Republicans are equally keen to have this fight, seeing it as more evidence (and election fodder) that Democrats cannot be trusted to get the economy back on track. They argue that raising taxes during a recession will further stifle economic growth and job creation.

That GOP assessment is not lost on lawmakers like Lieberman and Himes.

“When Washington, D.C., says go after those rich people, well, $250,000 in Fairfield County does not make you really rich,” Himes said, noting that it is one of the most expensive places to live in the country.

Of course, the political and policy calculations for Himes are very different from those of many of his Democratic colleagues. Himes’ district, comprising most of Fairfield County, ranks 9th in the nation for median family income, standing at about $111,000, according to an analysis by the Tax Foundation, a nonpartisan research group that supports lower taxes. For an average middle income family in the 4th district, the savings from extending all the Bush tax cuts would be $2,742 a year, although for Himes’ wealthier constituents, that number would jump into the hundreds of thousands of dollars.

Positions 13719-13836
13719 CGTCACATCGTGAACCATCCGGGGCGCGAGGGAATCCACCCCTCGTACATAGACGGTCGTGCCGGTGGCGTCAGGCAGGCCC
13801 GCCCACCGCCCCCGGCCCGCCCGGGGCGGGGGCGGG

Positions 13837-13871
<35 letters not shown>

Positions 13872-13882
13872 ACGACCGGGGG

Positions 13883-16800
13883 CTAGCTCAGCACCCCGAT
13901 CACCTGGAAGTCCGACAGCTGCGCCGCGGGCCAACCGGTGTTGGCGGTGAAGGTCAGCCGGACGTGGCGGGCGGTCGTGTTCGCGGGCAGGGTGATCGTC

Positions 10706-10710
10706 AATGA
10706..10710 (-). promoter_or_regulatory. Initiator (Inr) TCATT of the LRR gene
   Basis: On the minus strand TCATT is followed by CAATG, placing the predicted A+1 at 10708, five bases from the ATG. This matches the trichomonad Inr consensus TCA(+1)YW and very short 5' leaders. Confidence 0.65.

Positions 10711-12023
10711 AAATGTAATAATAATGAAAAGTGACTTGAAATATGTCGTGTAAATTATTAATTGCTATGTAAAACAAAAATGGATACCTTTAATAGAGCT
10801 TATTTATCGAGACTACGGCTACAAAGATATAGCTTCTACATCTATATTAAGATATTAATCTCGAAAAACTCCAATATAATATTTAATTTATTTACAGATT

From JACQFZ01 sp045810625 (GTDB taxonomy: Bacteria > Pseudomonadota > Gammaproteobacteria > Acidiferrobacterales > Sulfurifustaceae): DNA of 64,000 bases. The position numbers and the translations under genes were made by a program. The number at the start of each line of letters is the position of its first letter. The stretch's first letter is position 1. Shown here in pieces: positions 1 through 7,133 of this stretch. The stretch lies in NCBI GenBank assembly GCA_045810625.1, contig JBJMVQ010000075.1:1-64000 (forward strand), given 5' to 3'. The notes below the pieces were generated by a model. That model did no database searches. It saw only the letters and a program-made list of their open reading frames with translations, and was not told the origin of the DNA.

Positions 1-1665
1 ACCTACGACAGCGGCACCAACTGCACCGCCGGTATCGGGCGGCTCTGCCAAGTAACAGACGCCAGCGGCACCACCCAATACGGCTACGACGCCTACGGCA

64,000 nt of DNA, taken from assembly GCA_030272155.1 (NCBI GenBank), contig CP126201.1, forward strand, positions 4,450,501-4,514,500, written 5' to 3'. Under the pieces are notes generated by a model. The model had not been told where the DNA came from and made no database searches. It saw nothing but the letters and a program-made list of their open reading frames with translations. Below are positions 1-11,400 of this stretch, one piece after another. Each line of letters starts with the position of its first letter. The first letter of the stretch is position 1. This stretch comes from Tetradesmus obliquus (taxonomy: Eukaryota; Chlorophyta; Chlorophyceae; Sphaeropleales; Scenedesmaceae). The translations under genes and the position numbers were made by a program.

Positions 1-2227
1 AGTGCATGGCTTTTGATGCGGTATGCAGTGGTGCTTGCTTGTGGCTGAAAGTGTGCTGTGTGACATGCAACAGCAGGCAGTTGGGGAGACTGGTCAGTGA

Himes said that while he appreciates the position of colleagues who want to kill the top-tier tax cuts, “there may be a little difference between $250,000 in Enfield, Connecticut, and $250,000 in Stamford, Connecticut, and I represent the ones in Stamford.”

Himes said he supports extending all the tax cuts, but only temporarily. The real question, he said, is how long the tax breaks should be kept on the books.

“It is a tough decision,” said Himes. On the one hand, extending the tax cuts will have some stimulative impact on the economy, but on the other they will deepen the nation’s deficit crisis. Himes said he’s hearing very “mixed messages” from his constituents about the issue, with some affluent residents saying they could stomach a tax hike if the revenue is used to deal with the spiraling federal deficit. Others, though, say killing the tax break is not palatable.

Similarly, Lieberman has called for a temporary extension of all the Bush tax cuts, saying the current economic recovery is too fragile to raise taxes even on the wealthiest Americans.

“We’ve got to be really cautious, because we don’t want to do anything that would put the economy into a second dip and cause more loss of jobs,” Lieberman said recently on WTIC radio. He said the “long-term debt problem” would likely force lawmakers to increase taxes at some point in the near future, and, like Himes, said he hadn’t decided how long the breaks should be extended.

It’s unclear how this debate will play out. House and Senate leaders have said they would like to hold a vote on the tax breaks before the November election. And in the House, Democrats may well have enough support to extend the lower-bracket rates and nix the $200,000-plus ones, even without lawmakers like Himes in their camp.

But with Lieberman and several other centrist Democrats prepared to vote no in the Senate, the bill could fail or stall in that more unpredictable chamber.